Being Correct on Correctable Errors

Here’s a simple way to remember the mechanics to correct an error — before it’s too late.

If you’re an official who has been summoned to the scorer’s table to deal with a problem pertaining to a matter that falls under the heading of Correctable Errors, you should calmly bring to mind 10 words that will assist you in addressing the issue properly.

This mental mellowing exercise will at the same time also bolster your confidence, and perhaps enhance your credibility with the coaches who may reflect back on your competent handling of a chaotic situation.

One sentence; 10 simple words:

BEFORE the ball becomes live AFTER the next dead ball.

Again.

BEFORE the ball becomes live AFTER the next dead ball.

Now the fine print on this credo is, after the clock has properly started, but if you keep the “before” and “after” time parameters in mind, you will never have a problem sorting through any correctable error snafu.

There are five correctable errors, and since four of them have to deal with free throw (FT) situations, you would be wise to pay close attention to the action after reporting a foul.

  • Failure to award a merited FT.
  • Awarding an unmerited FT.
  • Permitting the wrong player to attempt a FT.
  • Attempting a FT at the wrong basket.
  • And, mistakenly cancelling or counting a score.

So, if you’re called to the scorer’s table to address an issue, take a moment to step back, exhale, and calmly determine if the situation is dealing with one of the five items mentioned above.

If it is, the matter must be corrected BEFORE the ball becomes live AFTER the next dead ball.

The next step is to quickly get with your partner(s) to mentally replay the game events that transpired since the moment in question to determine if the window of opportunity is still open to fix the problem.

The Four ID’s:

  • Identify the error did in fact occur and when it occurred.
  • Identify when the ball was at the disposal of the thrower-in (the ball is now live.)
  • Identify the clock had properly started (in FT matters the clock would have been stopped) and play ensues.
  • Identify if you were notified before the ball became live following a score or a violation.

If you can answer “yes” to these ID’s, than you may correct the error.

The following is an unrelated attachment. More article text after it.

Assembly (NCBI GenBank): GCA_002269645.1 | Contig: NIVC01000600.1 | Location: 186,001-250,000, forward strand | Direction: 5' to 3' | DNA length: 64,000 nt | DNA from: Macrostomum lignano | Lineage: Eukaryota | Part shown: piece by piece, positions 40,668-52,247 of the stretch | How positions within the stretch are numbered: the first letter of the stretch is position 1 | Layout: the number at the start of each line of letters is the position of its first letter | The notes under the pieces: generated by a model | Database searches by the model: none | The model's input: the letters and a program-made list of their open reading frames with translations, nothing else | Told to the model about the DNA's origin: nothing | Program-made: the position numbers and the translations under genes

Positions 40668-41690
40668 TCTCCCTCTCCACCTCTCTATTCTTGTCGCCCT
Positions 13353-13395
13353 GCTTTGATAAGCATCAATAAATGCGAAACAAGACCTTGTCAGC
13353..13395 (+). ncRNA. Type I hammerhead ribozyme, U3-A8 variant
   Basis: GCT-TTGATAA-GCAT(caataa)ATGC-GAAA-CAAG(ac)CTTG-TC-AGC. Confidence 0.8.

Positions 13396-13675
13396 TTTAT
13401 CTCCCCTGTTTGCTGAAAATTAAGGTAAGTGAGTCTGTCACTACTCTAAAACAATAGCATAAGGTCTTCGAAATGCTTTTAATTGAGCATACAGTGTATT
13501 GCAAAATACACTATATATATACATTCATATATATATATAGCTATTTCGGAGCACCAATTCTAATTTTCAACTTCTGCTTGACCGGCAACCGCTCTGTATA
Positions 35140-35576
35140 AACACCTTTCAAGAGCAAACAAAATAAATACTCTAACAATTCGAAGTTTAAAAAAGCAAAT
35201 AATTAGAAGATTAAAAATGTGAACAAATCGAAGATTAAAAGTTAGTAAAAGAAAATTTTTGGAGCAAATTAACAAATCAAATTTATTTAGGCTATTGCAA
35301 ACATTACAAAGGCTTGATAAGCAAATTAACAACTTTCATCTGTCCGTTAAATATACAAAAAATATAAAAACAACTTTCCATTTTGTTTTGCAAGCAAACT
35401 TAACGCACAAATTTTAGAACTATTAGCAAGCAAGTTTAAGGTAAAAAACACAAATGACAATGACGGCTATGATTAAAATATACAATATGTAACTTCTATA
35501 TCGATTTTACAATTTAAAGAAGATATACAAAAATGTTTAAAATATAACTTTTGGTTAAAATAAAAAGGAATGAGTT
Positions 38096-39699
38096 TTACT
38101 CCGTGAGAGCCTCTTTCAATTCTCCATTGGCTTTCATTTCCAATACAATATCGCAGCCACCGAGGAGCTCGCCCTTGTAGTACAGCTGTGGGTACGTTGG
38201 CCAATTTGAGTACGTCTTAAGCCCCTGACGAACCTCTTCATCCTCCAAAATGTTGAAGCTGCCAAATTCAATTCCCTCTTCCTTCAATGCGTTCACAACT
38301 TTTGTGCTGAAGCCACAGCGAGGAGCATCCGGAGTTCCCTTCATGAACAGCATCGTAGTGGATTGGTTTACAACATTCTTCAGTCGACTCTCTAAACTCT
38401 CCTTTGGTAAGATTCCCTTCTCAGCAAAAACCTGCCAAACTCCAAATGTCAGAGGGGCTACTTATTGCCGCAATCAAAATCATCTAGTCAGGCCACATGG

Multiple steals or turnovers can occur without affecting the ability to fix a correctable error. If the error is NOT caught BEFORE a player has the ball out of bounds following a score; or BEFORE you or your partner hands the ball to a player following a violation — it is too late to fix the error!

If the error is caught in time, you must now ensure you properly resume play after fixing the mistake.

If the error is quickly spotted and Team A is entitled to shoot FT’s and still has the ball; you would simply stop play and line everyone up for the FT’s.

Correcting a Free Throw Error

Correcting a Free Throw Error

If the error is spotted after Team B has scored and Team A is entitled to FT’s, you would award Team A their FT’s with no one lined up, and play would be resumed at the point of interruption, which in this scenario would be Team A in bounding the ball under Team B’s basket.

And let’s not forget the one correctable error scenario that does not involve free throws.

While this situation is “slightly” different since the clock is running and the ball becomes dead (for the first time) during the actual “error” — you get a little more runway on fixing this situation.  The ability to correct must be exercised BEFORE the ball becomes live after the NEXT dead ball.  In essence that must be caught before the ball becomes live for the 2nd time, with the clock running.

If you give the signal indicating a made basket was a 3-point goal, and your partner believes the shooter’s foot was touching the 3-point line, this needs to be corrected BEFORE the ball becomes live AFTER the next dead ball.

The best advice is to avoid having correctable error situations occur in your game by paying close attention, particularly during FT scenarios, but if they do rear their ugly head, remember the Four ID’s and the 10 simple words:

BEFORE the ball becomes live AFTER the next dead ball.

                                                                                                                 Rule References
                                                                                                                   NFHS 2-10; NCAA 2.12.1

About Tim Malloy

Tim is the co-founder of "60 Seconds on Officiating" and has over 40 years of basketball referee experience with IAABO Camden New Jersey Board 34. Tim lives in West Deptford, NJ . More Posts

3 Comments on Being Correct on Correctable Errors

  1. How about this. To correct any of the errors, the correction must be made before the second live ball, after the error, in all situations.

  2. When I am teaching young officials I just tell them to remember this from raising kids
    DAD is Good DADA is bad
    Translation: Dead/Alive/Dead you can correct

  3. ralph.lardieri@comcast.net' ralph lardieri // January 5, 2014 at 9:52 am // Reply

    Great job on this.

    Keep up the great work and please add more videos when possible.

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